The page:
I think this post kind of steps over what is actually occurring quite a bit. Now I know that there are a fair share of companies that do indeed use this tactic fully knowing that it is deceptive and potentially illegal and are just hoping to not get caught. However I disagree to an extent on the illegal part of this article. If the company is indeed using the blog in such a way intended to deceive customers into purchasing something that is either misrepresented or falsely stated. The article seems to imply that simply not telling readers you are paid is illegal which is just not the case, yet. The FTC ruling from a few weeks ago was simply an opinion and not a law or rule the FTC has imposed but could in the future.
THE curtain has been pulled on a deceptive new advertising tactic in which companies camouflage ads as product praise masquerading as independent blog postings.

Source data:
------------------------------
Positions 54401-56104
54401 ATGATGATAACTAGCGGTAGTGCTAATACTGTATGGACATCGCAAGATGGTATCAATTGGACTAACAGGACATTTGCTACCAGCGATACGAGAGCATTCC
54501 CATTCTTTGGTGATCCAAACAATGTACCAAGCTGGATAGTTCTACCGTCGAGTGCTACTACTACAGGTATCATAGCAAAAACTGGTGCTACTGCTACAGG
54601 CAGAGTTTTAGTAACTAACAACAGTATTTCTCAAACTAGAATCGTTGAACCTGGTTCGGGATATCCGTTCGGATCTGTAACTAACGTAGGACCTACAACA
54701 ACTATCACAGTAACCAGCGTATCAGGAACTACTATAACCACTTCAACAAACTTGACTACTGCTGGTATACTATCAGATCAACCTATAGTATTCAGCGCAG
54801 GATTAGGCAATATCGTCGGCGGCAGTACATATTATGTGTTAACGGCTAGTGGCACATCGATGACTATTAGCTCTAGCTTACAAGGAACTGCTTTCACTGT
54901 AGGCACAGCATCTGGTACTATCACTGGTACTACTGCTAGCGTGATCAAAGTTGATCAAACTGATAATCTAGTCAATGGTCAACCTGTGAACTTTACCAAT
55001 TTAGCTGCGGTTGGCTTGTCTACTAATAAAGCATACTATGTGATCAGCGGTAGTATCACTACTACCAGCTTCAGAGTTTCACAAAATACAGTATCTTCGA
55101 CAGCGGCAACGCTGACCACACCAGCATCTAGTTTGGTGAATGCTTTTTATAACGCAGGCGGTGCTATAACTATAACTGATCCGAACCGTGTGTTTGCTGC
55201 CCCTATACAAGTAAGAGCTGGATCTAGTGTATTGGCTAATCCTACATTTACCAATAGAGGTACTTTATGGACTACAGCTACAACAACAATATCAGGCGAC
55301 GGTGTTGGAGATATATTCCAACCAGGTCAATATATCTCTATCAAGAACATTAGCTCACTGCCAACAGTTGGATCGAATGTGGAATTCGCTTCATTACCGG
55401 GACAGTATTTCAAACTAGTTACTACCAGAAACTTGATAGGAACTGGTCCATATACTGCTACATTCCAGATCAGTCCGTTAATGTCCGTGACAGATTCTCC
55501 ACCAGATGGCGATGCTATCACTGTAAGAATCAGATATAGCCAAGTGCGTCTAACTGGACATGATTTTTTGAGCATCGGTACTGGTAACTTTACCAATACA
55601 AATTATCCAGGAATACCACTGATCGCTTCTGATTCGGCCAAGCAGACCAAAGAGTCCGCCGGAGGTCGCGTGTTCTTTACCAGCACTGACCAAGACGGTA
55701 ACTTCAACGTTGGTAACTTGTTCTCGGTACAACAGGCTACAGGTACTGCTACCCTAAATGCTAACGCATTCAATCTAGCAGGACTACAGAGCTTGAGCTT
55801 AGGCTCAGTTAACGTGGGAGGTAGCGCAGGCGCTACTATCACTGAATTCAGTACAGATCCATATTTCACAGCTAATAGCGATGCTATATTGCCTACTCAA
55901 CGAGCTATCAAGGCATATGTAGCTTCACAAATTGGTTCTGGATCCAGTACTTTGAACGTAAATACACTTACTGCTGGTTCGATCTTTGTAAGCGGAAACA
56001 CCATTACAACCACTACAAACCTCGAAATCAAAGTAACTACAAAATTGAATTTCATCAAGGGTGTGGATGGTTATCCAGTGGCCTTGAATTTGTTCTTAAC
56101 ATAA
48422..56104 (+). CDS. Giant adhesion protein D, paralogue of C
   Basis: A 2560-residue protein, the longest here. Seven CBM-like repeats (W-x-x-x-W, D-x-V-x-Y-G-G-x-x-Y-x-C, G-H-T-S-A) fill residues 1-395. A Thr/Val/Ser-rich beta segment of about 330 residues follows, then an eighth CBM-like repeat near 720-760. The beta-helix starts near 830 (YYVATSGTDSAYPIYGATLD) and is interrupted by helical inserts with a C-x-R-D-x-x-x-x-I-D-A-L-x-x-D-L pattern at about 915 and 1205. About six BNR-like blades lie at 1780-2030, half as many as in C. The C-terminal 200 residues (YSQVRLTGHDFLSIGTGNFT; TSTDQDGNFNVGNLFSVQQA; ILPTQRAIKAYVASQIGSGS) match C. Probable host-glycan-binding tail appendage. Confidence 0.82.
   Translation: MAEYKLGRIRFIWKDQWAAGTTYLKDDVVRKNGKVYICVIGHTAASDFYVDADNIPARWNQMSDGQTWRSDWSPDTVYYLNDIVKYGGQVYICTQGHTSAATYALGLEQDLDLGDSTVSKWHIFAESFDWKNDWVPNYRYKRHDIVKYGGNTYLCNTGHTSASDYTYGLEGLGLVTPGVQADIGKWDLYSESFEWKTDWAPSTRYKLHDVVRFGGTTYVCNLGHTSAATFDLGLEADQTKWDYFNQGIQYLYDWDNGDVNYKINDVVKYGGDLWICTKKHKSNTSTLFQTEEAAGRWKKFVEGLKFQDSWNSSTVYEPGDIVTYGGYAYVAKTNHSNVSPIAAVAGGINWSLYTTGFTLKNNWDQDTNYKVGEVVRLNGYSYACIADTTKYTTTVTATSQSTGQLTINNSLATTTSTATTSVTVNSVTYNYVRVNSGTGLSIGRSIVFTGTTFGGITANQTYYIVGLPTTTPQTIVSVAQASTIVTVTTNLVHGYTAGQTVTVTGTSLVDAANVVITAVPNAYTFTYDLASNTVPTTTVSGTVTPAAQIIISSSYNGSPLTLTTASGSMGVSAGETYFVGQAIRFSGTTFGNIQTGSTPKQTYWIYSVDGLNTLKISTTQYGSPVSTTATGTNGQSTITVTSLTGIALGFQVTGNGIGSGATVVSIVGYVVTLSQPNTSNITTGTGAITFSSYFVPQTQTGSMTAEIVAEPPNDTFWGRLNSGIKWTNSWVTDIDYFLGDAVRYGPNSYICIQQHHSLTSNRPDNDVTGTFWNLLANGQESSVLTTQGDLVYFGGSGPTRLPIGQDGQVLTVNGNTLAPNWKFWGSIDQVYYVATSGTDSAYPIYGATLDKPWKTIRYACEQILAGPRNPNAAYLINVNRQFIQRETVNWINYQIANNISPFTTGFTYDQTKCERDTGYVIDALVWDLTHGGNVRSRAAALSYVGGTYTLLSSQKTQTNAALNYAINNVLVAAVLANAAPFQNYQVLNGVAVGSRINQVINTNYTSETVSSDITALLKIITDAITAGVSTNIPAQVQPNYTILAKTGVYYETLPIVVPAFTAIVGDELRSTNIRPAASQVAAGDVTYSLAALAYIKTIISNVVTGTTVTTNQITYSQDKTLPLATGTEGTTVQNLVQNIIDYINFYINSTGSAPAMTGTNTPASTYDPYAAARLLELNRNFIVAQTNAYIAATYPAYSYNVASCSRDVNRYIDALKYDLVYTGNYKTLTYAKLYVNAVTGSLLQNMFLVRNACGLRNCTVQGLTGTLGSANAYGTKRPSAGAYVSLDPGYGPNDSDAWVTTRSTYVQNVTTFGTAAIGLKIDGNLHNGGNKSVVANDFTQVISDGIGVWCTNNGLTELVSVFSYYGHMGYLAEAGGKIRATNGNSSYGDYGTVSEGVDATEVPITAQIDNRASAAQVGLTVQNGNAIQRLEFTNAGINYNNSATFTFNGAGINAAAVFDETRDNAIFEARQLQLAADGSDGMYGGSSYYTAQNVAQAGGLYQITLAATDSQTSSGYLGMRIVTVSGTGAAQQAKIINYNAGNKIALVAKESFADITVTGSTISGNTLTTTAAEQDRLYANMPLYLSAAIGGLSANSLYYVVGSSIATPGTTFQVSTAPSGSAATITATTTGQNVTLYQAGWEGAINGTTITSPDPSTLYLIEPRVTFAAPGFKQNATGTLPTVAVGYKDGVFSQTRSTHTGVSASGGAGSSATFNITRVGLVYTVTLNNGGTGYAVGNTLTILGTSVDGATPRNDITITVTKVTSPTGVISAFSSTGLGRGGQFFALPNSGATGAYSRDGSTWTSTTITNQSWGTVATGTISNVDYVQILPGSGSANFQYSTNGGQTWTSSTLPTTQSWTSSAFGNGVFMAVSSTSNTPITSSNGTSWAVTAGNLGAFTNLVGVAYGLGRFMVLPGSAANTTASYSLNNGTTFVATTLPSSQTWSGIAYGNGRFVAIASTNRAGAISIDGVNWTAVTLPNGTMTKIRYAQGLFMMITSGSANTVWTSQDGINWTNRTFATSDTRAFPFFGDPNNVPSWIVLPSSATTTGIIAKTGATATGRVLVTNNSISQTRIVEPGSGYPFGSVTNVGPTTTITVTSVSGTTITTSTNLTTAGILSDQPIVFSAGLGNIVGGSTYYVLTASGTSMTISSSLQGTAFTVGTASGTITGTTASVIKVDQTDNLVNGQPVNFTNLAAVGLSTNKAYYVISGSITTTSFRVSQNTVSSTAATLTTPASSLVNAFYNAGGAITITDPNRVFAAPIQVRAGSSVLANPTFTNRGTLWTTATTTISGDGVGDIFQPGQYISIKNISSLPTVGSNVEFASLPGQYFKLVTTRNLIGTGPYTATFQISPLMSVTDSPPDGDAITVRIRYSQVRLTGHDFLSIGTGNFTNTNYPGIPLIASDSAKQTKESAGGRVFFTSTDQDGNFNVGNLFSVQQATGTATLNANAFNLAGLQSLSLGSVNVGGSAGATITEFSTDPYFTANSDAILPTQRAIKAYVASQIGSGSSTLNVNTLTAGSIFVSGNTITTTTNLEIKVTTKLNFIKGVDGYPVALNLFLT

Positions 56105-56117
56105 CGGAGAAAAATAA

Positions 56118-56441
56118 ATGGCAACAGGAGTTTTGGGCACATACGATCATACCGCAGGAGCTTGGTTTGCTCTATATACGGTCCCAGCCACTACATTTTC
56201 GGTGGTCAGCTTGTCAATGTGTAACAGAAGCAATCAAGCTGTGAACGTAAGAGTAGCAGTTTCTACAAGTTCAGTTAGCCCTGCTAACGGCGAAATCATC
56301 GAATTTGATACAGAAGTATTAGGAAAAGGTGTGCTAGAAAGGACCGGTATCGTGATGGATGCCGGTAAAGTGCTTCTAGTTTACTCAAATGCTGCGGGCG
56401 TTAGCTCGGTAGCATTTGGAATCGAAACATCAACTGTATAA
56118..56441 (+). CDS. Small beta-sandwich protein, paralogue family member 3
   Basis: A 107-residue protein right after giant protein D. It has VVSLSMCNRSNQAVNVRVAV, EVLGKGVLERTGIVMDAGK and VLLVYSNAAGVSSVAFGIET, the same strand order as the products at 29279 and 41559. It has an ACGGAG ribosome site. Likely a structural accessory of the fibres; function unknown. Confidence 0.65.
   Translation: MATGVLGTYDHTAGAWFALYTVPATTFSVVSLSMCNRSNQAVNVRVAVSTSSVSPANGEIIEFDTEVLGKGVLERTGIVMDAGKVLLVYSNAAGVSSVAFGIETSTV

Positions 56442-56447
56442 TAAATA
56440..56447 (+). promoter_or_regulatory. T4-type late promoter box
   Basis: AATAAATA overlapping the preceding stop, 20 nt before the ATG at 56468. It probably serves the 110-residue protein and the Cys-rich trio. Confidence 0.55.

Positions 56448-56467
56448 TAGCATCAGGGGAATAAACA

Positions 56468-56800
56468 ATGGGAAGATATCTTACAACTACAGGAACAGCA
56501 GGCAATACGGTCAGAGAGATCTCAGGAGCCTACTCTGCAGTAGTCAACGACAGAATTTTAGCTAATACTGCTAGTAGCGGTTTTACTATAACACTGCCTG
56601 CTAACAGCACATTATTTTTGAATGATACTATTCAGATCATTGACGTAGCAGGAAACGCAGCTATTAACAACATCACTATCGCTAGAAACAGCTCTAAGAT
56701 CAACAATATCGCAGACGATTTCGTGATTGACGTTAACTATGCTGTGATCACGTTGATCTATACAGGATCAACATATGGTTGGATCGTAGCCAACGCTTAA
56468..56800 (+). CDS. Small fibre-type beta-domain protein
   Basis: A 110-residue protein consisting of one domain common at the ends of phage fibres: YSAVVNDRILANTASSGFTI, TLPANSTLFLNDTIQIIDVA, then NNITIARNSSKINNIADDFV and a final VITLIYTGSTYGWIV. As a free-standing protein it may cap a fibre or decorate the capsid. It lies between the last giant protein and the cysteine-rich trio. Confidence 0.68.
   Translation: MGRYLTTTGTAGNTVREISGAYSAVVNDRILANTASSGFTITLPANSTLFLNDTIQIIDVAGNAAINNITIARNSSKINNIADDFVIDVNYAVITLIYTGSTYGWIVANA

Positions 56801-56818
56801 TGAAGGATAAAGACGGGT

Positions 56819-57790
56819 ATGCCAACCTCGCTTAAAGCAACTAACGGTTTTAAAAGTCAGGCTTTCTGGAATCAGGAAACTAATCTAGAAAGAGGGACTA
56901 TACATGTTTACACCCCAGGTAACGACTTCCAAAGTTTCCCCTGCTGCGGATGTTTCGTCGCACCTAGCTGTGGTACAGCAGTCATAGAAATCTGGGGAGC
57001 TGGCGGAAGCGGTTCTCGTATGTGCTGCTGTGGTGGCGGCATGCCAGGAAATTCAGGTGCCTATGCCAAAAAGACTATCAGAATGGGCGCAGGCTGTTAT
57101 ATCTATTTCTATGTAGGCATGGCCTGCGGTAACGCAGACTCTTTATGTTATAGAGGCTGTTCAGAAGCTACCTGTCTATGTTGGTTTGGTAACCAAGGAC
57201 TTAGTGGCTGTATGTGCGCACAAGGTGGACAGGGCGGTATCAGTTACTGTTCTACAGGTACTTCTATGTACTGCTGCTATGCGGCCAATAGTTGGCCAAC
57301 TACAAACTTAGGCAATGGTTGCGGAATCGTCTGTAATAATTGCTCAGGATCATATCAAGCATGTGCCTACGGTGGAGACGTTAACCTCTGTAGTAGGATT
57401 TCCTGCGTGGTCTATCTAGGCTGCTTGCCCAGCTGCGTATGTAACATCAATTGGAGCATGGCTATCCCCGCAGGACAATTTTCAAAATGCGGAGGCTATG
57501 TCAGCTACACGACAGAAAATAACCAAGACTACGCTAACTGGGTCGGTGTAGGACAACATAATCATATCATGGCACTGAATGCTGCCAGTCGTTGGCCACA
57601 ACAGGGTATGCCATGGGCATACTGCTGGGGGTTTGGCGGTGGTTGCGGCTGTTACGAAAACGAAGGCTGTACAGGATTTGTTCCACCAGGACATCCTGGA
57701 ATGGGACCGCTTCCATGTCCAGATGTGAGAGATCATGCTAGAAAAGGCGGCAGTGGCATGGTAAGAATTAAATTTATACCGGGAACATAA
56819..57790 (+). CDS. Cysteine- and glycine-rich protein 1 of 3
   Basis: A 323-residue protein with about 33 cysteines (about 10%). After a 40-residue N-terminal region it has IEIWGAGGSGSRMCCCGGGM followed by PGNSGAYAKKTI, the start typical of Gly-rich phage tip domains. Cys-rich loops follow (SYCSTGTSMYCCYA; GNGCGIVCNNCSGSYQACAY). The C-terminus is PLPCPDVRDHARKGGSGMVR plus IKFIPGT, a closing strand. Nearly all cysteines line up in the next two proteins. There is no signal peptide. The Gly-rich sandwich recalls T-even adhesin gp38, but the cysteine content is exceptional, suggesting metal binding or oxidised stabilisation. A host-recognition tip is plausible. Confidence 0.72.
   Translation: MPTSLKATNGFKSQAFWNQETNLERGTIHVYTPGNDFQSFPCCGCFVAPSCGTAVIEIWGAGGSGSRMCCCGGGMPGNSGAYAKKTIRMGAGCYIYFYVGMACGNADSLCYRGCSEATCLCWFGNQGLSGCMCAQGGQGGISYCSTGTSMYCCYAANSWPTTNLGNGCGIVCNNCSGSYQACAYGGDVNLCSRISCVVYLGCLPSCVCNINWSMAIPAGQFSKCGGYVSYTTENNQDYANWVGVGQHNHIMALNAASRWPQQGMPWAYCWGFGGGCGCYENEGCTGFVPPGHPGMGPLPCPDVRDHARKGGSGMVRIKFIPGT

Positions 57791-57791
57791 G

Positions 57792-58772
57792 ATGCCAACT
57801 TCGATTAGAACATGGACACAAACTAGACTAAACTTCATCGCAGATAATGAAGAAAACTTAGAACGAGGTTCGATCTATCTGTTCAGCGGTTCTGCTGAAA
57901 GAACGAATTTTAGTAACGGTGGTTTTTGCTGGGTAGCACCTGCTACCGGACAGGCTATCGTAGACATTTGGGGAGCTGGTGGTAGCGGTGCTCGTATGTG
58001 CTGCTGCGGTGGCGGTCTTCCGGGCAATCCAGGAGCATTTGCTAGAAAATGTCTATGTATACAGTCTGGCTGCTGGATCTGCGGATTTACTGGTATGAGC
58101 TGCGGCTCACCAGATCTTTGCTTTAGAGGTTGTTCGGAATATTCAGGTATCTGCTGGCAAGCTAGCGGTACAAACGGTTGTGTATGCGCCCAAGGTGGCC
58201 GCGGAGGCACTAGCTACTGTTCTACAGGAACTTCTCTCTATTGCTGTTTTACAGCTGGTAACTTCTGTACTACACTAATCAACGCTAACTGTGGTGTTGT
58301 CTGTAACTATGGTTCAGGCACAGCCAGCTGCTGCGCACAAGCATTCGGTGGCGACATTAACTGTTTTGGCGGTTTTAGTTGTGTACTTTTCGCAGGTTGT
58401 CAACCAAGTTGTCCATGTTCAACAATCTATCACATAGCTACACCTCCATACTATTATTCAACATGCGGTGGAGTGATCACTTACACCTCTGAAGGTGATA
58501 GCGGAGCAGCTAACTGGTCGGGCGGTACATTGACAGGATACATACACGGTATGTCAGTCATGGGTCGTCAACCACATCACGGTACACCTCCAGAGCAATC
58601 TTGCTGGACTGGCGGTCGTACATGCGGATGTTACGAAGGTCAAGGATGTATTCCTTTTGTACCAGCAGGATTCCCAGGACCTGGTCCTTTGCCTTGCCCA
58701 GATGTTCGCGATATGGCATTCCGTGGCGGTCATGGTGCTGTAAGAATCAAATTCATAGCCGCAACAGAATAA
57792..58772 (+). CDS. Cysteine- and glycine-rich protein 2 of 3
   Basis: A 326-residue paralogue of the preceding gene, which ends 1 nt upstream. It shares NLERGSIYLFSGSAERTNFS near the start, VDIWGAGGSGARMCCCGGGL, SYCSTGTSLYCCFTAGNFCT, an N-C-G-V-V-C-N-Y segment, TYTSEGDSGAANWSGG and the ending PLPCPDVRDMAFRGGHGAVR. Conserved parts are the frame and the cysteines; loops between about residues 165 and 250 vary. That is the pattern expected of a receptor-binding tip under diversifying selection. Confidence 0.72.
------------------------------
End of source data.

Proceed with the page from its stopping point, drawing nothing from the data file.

Several companies have been exposed for launching fake blogs - known as “flogs” - in a practice that coincides with an increase in the number of real bloggers secretly paid to endorse products.
Online firm Technorati reported it was tracking more than 63 suspicious blogs.
Wily marketers have infiltrated the blogging world, paying for favourable commentary on products.
However posting product commentary without alerting readers that bloggers were compensated for their opinions is unethical and potential illegal, according to US Federal Trade Commission (FTC) rules.
To be safe and avoid any legal or non-legal backlash as a result of being paid to blog simply disclose your affiliation with a disclosure statement or a line in the post indicating you are being paid.
Tags: blog, blogs, blogging, news, blogging news, web log, web logs, blogger, issues, FTC, disclosure, legal, legal action, laws, rules, deception, Technorati